Mark Zuckerberg is reportedly building a Hawaii compound with plans for an escape hatch, ‘blind doors,’ and an underground bunker

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The Meta CEO, Mark Zuckerberg is reportedly building a massive compound in Kauai, Hawaii, that will include features like a 5,000-square-foot underground bunker and an escape hatch, and be self-sufficient with its own energy, food, and water supply, according to a Wired article out Thursday, citing sources and planning documents obtained through public records requests.

Construction on Zuckerberg’s compound, called Koolau Ranch, is estimated to cost around $100 million; coupled with the $170 million spent on the land for the property, the total price tag sits around $270 million, though that’s likely still an underestimate, according to Wired.

Mark Zuckerberg
Mark Zuckerberg

The compound will have at least 30 bedrooms and 30 bathrooms and a network of nearly a dozen tree houses connected by rope bridges so guests can move between them “while staying among the treetops,” Wired reports.

There are plans for two mansions connected by a tunnel linked to the underground bunker, where there will be an escape hatch accessible by ladder and hefty metal doors filled with concrete. In the library, Zuck is planning for “blind doors” designed to blend in with the look of the walls, according to Wired.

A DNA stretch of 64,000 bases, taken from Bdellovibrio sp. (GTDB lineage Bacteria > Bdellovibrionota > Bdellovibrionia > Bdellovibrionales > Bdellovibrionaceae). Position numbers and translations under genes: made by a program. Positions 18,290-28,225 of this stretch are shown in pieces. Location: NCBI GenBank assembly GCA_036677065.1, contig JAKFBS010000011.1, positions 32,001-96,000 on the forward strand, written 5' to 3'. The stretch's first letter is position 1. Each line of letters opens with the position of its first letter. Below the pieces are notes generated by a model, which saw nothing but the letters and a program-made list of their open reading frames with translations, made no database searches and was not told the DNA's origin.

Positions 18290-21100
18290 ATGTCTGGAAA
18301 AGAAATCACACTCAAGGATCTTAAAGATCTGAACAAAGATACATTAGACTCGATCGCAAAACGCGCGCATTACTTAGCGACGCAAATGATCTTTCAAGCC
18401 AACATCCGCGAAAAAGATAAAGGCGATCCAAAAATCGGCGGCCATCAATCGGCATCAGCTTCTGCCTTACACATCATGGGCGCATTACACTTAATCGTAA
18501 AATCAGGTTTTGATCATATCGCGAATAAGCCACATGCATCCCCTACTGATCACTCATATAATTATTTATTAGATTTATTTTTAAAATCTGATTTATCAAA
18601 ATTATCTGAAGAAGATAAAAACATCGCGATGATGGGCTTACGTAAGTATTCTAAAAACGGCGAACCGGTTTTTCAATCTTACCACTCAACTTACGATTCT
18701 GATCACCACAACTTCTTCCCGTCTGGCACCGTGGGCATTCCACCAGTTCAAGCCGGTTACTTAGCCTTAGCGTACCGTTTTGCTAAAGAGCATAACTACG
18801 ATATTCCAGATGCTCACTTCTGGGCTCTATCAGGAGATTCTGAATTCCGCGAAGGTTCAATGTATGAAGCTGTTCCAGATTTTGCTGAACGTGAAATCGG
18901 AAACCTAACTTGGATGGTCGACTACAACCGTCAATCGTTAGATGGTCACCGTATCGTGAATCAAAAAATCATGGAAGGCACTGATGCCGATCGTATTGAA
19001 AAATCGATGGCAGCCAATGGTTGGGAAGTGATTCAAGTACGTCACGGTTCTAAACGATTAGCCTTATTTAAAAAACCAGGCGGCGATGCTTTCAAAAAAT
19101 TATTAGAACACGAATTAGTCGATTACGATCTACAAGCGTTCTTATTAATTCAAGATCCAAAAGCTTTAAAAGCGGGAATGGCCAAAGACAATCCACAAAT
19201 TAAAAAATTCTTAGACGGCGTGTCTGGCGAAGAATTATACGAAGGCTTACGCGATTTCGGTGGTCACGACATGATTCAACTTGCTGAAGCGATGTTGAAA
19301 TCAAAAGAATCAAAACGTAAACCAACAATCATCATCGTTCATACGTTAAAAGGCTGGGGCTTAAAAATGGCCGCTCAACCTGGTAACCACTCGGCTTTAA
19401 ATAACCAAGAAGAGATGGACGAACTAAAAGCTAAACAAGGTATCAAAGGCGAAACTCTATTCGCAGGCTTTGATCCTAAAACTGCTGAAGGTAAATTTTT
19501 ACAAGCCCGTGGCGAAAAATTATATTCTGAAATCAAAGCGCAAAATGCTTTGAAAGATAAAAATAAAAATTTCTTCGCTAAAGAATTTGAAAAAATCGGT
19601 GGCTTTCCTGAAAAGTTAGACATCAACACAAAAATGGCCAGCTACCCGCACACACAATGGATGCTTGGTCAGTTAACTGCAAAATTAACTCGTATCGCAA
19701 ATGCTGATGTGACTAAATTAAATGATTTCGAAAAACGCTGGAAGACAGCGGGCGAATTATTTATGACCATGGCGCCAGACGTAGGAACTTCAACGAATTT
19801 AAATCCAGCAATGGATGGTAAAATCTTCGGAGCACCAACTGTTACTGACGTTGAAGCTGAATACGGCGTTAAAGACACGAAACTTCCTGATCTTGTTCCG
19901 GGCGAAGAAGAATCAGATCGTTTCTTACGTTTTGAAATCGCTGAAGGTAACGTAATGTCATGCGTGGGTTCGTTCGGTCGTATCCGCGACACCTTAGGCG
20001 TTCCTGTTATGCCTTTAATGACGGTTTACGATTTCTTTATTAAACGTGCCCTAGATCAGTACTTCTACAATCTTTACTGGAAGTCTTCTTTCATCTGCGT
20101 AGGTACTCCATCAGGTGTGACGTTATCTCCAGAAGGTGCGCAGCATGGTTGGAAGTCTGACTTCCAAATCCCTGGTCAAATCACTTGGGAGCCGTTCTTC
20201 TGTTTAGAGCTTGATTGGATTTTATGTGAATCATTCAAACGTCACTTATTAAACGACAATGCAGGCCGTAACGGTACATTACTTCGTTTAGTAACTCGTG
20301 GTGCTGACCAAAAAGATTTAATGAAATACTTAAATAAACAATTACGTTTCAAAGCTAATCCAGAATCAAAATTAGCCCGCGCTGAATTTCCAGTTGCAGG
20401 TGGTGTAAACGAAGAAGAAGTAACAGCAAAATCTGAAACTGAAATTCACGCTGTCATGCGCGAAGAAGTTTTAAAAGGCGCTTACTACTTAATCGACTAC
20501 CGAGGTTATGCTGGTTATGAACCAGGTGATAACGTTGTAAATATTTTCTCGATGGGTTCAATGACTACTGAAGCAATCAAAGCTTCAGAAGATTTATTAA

READ ALSO: “I don’t buy expensive clothes and I live in a one-bedroom apartment,” says Mark Zuckerberg, CEO of Facebook (VIDEO)

Meta did not immediately respond to a request for comment.

Zuckerberg’s not the first tech titan to build a home readyfor the end of the world.

OpenAI’s ousted-and-reinstated CEO Sam Altman has a stash of things like guns, gold, antibiotics, and gas masks.

Reddit CEO Steve Huffman bought motorcycles, guns, and ammo to be prepared to “hole up in my house for some amount of time” if necessary and even got laser eye surgery because he thinks it’d help his odds of survival in a disaster.

LinkedIn cofounder Reid Hoffman once told the New Yorker he estimates more than half of Silicon Valley billionaires have invested in some type of “apocalypse insurance,” like an underground bunker.

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